Fox News insists the IRS "intentionally leaked" NOM's documents after judge says that's not the case

For two years now, the anti-gay National Organization For Marriage had been making all kinds of claims about the Internal Revenue Service and that body's supposed hostility toward the special interest gorup. On June 3, 2014, US District Judge James Cacheris smacked down those claims—and hard.

Whereas NOM had been insisting that someone at the IRS intentionally and maliciously gave NOM's unredacted tax documents to an LGBT activist who then proceeded to distribute those same documents to the Human Rights Campaign and the Huffington Post for politically-motivated distribution, the US District judge said, clearly and pointedly, that the whole thing was nothing more than an error on the part of one IRS employee. Here are some pertinent snippets from Judge Cacheris' ruling:

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The judge's ruling came after a lengthy investigation. I should say here, in the interest of full disclosure, that I was actually interviewed by investigators from the treasury department, and NOM's lawyers also subpoenaed me for documents in this case, since I was, at the time, a contract worker with the Human Rights Campaign's NOM Exposed project. So I know firsthand that there was, in fact, a very thorough investigation that went on. And in the course of this lengthy investigation, it became exceedingly apparent, through all supporting documentation, that this was simply caused by a clerical error.  "Inadvertently as part of a single employee's mistake," as the judge says.

The judge denied NOM of any chance at punitive damages (i.e. damages meant to punish the offender), which is what NOM had always hoped would be the outcome.  NOM wanted to send a message that the IRS was unfairly targeting groups like theirs; the court said no to that.

Judge Cacheris did, however, allow NOM to obtain compensatory damages from the government.  And you know what?  I actually agree with this!  These compensatory damages are meant to pay back any actual damages received as a result of the error, and all involved admit there was, in fact, an error here.  NOM has the right to receive limited compensation from the government for the time and resources it had to waste in order to deal with this extremely limited error, which is something we would all want if involved in a similar situation.  In this case, the court determined $50,000 to be a fair amount.  Okay, that sounds fair enough to me.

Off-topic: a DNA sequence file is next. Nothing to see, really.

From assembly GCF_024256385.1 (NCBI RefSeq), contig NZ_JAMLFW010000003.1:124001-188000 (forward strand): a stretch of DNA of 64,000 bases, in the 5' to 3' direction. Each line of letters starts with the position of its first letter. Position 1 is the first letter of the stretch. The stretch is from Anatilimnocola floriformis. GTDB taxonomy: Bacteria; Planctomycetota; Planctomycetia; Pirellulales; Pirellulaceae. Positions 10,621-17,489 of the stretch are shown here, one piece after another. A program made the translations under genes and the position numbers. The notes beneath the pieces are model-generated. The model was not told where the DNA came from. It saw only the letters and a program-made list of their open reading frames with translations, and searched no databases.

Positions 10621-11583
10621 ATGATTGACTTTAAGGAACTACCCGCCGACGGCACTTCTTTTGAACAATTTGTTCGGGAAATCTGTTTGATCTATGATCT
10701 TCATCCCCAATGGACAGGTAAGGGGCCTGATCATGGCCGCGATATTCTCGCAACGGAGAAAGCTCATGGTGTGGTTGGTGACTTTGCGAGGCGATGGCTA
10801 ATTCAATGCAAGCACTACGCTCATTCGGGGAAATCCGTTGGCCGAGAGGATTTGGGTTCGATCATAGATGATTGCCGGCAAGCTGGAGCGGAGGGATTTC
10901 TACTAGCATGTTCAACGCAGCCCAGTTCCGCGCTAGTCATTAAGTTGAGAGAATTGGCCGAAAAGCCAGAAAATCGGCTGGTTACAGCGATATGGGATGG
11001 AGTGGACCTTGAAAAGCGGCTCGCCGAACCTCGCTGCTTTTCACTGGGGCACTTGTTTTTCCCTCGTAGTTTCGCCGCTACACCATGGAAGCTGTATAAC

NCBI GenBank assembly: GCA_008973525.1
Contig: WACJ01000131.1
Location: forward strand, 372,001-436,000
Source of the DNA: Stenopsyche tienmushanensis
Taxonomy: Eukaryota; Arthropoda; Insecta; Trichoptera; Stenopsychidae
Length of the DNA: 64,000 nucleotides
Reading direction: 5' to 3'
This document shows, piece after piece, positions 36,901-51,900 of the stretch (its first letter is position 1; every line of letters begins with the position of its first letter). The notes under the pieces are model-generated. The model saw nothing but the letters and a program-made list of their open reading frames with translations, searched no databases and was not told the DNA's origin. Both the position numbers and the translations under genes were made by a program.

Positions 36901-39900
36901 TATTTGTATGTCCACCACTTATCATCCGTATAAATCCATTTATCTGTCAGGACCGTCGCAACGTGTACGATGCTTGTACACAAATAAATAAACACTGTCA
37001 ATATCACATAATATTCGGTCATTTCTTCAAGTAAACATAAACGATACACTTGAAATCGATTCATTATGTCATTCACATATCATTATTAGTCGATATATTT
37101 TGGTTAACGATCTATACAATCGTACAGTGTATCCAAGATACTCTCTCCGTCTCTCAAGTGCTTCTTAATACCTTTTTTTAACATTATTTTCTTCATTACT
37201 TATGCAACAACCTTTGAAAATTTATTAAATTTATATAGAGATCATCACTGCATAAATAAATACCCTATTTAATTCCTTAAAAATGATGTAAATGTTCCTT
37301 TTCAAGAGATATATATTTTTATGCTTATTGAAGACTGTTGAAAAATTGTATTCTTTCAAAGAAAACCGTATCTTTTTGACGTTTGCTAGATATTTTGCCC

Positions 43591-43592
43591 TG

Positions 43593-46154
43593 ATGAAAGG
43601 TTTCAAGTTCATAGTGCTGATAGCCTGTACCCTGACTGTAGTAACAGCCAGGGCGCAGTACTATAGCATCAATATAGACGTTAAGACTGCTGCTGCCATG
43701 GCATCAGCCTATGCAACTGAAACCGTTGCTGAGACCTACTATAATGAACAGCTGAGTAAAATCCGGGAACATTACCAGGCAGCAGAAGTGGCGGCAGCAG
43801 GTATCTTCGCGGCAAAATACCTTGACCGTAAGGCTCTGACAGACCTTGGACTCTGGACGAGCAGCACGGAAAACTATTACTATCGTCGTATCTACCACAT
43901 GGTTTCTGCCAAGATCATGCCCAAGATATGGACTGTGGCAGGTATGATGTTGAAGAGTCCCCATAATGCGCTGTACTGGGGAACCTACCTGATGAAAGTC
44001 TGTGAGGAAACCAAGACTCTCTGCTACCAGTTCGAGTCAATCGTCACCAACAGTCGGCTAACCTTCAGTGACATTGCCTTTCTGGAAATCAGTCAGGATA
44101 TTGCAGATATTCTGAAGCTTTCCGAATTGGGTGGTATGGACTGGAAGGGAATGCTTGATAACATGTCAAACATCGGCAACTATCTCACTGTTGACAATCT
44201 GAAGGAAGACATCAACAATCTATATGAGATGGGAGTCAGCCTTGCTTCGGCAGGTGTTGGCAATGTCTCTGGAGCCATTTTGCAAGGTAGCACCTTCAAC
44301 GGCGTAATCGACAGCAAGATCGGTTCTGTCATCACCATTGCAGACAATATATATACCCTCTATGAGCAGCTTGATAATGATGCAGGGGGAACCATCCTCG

But this is NOM we're talking about, so fair enough is of course not good enough.  The organization is now on a bit of a media tour attempting to turn this into something it's not.  NOM issued a screaming press release insisting that the IRS "admitted wrongdoing," and several other conservative media outlets have blasted out similar headlines using that same "wrongdoing" framework. They can get away with using that loaded word because a clerical error is, technically, an instance of doing wrong.  But let's be clear: the idea is to leap from "did wrong" as in "whoops, we messed up!" to "wrongdoing" as in "we are sinister and we hate you so we're going to destory you—bwa ha ha ha ha!!!!"   NOM and friendly outlets are all suggesting that there was untoward conduct and some sort of shocking admission on the part of the IRS because all involved are insistent on connecting these to the other supposed IRS "scandals" that the conservative media loves to obsess over.  It's so obvious.